National Anthropological Archives

Guide to the William Lipkind papers, 1936-1939

Collection ID:
Lipkind, William, 1904-1974
Physical Description:
3 Linear feet

Scope and Contents
Scope and Contents
Lipkind's papers are limited to the fruit of his anthropological field work. They are, however, incomplete, for part remains in private hands. A few pieces of correspondence relating to his article for the Handbook of South American Indians are with Julian Haynes Steward. The Winnebago materal includes a vocabulary that may be by the nineteenth-century missionary William T. Findley.
Please note that the contents of the collection and the language and terminology used reflect the context and culture of the time of its creation. As an historical document, its contents may be at odds with contemporary views and terminology and considered offensive today. The information within this collection does not reflect the views of the Smithsonian Institution or National Anthropological Archives, but is available in its original form to facilitate research.

Biographical Note
Biographical Note
William Lipkind became a student of anthropology at Columbia University under Franz Boas and Ruth Fulton Benedict following pursuit of courses in law, history, and English literature. His introduction to field work was during the summer of 1936, which he spent at Winnebago, Nebraska, investigating the Winnebago language and reviewing Paul Radin's work on the Winnebago. This field work provided data for his doctoral dissertation, which was published under the title Winnebago Grammar in 1945. Lipkind 's next field work was in Brazil, where he spent a year and a half, from 1937 to 1939, with the Caraja, studying their language and culture. During the same time, he also investigated the languages and cultures of neighboring peoples, including the Cayapo. The publications from this work were his article for the Handbook of South American Indians, Bureau of American Ethnology Bulletin 143, volume 3, 1948, and an article on Caraja cosmology that was published in the Journal of American Folklore in 1940. Following a couple of years' teaching at Ohio State University, Lipkind became a civilian employee of the federal government and worked in Europe. After returning to the United States in 1947, his activity in anthropology was largely teaching. His publications were mostly in children's literature.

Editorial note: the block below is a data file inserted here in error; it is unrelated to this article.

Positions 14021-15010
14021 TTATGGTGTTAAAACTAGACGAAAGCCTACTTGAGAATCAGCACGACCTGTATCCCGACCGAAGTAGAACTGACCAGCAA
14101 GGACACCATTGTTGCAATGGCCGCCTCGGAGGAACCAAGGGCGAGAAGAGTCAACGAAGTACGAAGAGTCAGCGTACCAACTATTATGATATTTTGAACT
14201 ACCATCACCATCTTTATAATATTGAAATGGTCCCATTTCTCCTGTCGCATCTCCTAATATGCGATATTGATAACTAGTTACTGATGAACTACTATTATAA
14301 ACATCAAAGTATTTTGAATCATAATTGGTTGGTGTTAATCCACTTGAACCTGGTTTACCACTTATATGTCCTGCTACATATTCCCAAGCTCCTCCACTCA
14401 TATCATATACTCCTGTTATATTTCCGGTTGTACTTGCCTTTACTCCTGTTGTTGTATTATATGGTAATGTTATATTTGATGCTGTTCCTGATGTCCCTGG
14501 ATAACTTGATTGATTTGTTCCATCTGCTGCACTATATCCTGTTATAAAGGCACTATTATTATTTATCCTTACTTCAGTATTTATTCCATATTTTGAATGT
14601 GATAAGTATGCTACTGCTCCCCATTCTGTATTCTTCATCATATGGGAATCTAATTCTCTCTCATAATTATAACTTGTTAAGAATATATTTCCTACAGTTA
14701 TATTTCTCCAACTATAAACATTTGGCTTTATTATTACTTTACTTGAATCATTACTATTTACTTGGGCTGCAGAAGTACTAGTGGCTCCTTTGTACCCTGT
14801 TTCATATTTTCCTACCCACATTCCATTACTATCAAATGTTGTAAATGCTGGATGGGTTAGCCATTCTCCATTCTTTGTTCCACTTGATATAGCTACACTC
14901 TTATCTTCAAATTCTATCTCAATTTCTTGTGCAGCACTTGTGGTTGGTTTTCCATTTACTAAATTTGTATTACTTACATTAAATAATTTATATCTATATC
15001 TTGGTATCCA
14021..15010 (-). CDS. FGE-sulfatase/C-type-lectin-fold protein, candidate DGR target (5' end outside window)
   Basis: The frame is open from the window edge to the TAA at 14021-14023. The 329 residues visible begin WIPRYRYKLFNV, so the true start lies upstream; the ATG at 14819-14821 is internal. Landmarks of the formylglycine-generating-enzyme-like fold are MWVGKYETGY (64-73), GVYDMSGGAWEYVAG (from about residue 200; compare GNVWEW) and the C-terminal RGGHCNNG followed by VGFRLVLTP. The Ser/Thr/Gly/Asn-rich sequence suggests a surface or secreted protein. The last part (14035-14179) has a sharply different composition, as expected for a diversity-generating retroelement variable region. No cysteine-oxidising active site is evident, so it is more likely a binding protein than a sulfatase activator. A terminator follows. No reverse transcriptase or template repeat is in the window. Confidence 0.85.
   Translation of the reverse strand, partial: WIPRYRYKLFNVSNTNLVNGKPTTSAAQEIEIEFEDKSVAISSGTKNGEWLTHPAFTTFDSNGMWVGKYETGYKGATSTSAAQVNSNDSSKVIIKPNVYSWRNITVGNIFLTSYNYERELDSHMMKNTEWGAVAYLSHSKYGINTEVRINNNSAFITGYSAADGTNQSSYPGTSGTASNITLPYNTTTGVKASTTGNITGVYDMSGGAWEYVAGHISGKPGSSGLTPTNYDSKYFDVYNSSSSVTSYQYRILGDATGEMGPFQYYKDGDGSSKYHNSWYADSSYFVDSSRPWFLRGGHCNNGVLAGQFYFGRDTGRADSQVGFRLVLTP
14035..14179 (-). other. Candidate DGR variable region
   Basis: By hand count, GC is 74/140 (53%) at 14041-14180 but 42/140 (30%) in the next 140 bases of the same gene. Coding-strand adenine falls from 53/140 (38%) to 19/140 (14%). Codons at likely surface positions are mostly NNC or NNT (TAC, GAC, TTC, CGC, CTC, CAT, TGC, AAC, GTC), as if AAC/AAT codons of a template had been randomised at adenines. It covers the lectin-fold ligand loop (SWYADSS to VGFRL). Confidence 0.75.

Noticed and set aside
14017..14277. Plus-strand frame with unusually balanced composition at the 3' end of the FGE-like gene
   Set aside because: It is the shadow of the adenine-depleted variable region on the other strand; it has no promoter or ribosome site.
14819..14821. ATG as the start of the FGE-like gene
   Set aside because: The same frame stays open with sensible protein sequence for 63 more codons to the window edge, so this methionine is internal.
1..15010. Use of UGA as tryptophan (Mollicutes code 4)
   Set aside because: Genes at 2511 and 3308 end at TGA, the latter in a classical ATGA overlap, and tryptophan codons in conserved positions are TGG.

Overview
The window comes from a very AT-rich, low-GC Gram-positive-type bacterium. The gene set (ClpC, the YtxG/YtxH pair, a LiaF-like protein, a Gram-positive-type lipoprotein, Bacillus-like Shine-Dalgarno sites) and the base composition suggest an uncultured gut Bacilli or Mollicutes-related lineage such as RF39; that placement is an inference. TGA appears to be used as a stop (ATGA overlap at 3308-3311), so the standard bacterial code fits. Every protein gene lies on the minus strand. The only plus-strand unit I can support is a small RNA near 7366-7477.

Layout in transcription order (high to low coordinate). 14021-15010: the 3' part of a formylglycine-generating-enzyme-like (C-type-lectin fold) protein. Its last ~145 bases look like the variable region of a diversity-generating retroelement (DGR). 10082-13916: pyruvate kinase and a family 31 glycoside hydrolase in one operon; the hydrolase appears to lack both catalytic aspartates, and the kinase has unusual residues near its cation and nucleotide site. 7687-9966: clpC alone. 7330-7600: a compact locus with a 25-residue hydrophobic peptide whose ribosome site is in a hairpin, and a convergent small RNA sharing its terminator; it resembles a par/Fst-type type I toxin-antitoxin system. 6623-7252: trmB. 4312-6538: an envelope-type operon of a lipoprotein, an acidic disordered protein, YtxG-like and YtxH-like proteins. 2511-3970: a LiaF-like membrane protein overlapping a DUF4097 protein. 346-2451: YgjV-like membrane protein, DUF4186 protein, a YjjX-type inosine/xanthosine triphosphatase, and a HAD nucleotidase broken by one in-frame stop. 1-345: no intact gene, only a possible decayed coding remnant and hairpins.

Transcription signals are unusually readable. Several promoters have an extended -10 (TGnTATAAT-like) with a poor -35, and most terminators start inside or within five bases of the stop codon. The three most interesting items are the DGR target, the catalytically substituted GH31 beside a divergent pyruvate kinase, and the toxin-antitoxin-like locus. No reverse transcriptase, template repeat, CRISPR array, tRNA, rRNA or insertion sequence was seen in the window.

Using the Collection
Conditions Governing Access
Access to the William Lipkind papers requires an appointment.
Preferred Citation
William Lipkind papers, National Anthropological Archives, Smithsonian Institution
Conditions Governing Use
Contact the repository for terms of use.

Related Materials
The Archives of Traditional Music at Indiana University Bloomington holds the original cylinders of Brazil, Mato Grosso, Caraja and Cayapo Indians, 1938.
The Elmer L. Andersen Library at the University of Minnesota holds the William Lipkind (Will) papers, which relate to Lipkind's work as a children's author.

Keywords table of terms and types.
Keyword Terms Keyword Types
Manuscripts Genre Form Search Smithsonian Collections Search ArchiveGrid
Numakiki (Mandan) Cultural Context Search Smithsonian Collections Search ArchiveGrid
Ho-Chunk (Winnebago) Cultural Context Search Smithsonian Collections Search ArchiveGrid
Karajá (Caraja) Cultural Context Search Smithsonian Collections Search ArchiveGrid
Mebêngôkre (Kayapó/Cayapo) Cultural Context Search Smithsonian Collections Search ArchiveGrid

Repository Contact
National Anthropological Archives
Museum Support Center
4210 Silver Hill Road
Suitland, Maryland 20746